Most of the times I am able to get a picture of a brown recluse (Loxosceles reclusa), the subject is already pretty smashed up.  I found this one on a bag in my garage and pulled it out on the driveway where I knew it could not escape so I could get pictures.  I have been seeing more of  these here recently.  This one was rather large for a brown recluse.  Of course the characteristic marking on the dorsum of its cephalothorax which resembles a violin is the best known identifying feature.

Here is a good article on the bite of a brown recluse spider from Wikipedia.  It mentions that an estimated 80% of reported brown recluse spider bites are misdiagnosed and it gives a nice list of infectious and noninfectious conditions that have previously been misdiagnosed as brown recluse bites.  I do find this portion lacking in that it does not mention specifically the classic case of an attack from 'The Methicorn'.

posted by Clay @ 9/06/2012 06:03:00 AM   1 comments

Thursday, July 26, 2012

Crazy Hunters!

posted by joe @ 7/26/2012 05:49:00 PM   1 comments

Saturday, July 21, 2012

More Sheep

posted by joe @ 7/21/2012 10:24:00 AM   0 comments

Murakami ????

posted by joe @ 7/21/2012 10:18:00 AM   2 comments

Tuesday, April 03, 2012

Hand, Foot and Mouth Disease

This is a 6 year old girl who presented with a 3-4 day history of sores on the hands feet and mouth.  The child was otherwise acting well.  She had no fever or really any other symptoms.  The mother stated that the child had been exposed to another child at the school with Hand, Foot and Mouth Disease.  This is probably the most demonstrative case I have seen.  The lower pic is of the lower lip and chin of the child; the upper lip looks the same.  There were no mucosal lesions identified in this case but they are very commonly present.  Treatment is usually supportive.  Here is an entry on HFM disease from Mayo Clinic.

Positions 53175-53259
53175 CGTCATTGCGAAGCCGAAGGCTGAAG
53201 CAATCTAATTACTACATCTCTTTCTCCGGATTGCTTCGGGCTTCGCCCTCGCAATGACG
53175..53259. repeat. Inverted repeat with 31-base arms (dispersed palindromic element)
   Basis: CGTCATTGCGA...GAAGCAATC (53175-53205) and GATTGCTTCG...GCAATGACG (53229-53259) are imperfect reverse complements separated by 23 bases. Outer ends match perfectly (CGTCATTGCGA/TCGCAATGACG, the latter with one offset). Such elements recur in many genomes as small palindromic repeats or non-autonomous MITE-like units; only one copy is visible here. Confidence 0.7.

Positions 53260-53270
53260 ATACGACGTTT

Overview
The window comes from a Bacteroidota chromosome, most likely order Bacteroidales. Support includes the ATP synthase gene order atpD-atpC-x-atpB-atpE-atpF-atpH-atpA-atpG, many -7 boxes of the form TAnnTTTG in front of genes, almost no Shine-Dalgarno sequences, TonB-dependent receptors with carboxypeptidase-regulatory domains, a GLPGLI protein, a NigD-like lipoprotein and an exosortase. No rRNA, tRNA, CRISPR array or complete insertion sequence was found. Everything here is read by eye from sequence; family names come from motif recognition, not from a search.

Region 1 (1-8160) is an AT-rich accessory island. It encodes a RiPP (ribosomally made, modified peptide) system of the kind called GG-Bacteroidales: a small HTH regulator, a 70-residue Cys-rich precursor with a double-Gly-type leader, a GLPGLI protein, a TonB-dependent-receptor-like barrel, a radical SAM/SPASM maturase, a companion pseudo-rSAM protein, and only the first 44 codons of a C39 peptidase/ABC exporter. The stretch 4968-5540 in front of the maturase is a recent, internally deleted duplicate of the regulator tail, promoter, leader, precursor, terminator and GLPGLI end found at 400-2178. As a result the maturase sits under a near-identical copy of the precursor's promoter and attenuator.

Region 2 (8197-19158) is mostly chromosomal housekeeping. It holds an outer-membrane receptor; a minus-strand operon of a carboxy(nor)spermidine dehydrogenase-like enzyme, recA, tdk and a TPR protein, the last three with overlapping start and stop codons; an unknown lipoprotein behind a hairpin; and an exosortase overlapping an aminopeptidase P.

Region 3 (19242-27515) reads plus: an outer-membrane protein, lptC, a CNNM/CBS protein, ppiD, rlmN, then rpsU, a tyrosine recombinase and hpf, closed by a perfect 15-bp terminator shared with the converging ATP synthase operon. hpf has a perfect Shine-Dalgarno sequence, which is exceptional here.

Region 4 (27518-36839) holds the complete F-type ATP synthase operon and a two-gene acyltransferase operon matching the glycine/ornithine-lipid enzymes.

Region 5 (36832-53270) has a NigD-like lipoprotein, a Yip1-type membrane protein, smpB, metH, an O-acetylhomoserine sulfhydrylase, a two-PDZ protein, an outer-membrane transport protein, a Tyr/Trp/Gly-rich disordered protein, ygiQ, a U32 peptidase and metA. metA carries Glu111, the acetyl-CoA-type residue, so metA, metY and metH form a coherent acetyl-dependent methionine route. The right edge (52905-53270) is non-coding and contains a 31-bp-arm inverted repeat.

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posted by Clay @ 4/03/2012 10:30:00 PM   2 comments

Monday, April 02, 2012


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posted by joe @ 4/02/2012 06:05:00 AM   1 comments

Friday, March 23, 2012

Forever Marilyn

posted by Clay @ 3/23/2012 10:05:00 PM   1 comments

Monday, March 12, 2012

Kahn Academy I saw this on 60 minutes last night. Very interesting for families with young learners. Also the free app 3-D brain is interesting.

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posted by joe @ 3/12/2012 07:30:00 PM   0 comments

Saturday, February 25, 2012

Morula or Raspberry ?


posted by joe @ 2/25/2012 10:41:00 AM   3 comments

Monday, December 12, 2011

The Sartorius Muscle

The other night I awakened with severe muscle pain(cramp) in my leg. As usual I got up to stretch by walking around. This time no improvement. It hurt so bad I thought I was going to vomit. The next morning I decided it was my sartorius. Located in the medial thigh, the Taylor's muscle responds to sitting cross legged or putting your foot on your opposite knee and pressing the knee toward the floor. This is the longest muscle of the body and crosses 2 joints(hip and knee). Hope you never have a sartorius spasm but if you do now you know how to treat it.

posted by joe @ 12/12/2011 08:26:00 PM   1 comments

Disclaimer: This blog is for entertainment purposes. If you need a doctor, call a nurse. If you are a doctor, practice at your own risk.